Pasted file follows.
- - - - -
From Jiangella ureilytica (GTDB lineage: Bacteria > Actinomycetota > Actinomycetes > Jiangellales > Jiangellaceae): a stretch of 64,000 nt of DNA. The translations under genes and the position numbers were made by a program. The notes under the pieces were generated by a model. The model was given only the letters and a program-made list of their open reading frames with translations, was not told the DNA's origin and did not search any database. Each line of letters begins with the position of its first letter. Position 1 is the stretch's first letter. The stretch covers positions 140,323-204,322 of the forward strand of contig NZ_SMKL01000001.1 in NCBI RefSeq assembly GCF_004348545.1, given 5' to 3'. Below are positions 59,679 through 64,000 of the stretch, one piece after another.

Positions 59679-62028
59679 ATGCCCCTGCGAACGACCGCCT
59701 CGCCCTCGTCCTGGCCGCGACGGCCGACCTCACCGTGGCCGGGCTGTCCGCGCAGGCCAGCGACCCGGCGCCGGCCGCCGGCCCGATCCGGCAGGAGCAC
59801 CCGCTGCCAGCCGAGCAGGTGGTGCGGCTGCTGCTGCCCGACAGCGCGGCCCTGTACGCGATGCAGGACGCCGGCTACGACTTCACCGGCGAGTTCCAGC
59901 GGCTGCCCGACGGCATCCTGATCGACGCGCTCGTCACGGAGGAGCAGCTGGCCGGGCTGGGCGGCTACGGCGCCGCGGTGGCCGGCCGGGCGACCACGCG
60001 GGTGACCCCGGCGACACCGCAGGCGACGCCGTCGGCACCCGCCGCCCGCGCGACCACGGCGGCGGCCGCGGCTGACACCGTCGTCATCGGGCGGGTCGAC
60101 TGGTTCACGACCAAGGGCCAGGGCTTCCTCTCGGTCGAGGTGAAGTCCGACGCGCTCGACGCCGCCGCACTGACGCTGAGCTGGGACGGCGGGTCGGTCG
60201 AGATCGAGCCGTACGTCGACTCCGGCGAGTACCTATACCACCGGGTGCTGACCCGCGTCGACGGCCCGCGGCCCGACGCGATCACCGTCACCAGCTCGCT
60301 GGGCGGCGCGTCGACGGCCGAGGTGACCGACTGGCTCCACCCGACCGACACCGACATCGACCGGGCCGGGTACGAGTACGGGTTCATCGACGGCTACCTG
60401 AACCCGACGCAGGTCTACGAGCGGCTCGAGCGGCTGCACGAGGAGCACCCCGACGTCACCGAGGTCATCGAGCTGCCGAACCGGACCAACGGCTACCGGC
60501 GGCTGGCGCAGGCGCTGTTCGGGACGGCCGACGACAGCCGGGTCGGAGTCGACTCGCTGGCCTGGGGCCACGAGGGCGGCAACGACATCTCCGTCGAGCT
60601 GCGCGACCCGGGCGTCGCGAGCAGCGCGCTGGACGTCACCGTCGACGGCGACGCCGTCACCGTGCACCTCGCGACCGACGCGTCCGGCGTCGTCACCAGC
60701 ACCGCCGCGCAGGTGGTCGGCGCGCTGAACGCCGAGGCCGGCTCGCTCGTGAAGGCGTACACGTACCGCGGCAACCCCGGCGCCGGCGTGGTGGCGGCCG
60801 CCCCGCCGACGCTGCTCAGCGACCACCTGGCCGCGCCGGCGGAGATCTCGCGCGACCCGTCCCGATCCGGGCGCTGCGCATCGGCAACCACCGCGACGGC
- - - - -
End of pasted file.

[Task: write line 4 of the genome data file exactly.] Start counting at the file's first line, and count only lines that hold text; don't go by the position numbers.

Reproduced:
59701 CGCCCTCGTCCTGGCCGCGACGGCCGACCTCACCGTGGCCGGGCTGTCCGCGCAGGCCAGCGACCCGGCGCCGGCCGCCGGCCCGATCCGGCAGGAGCAC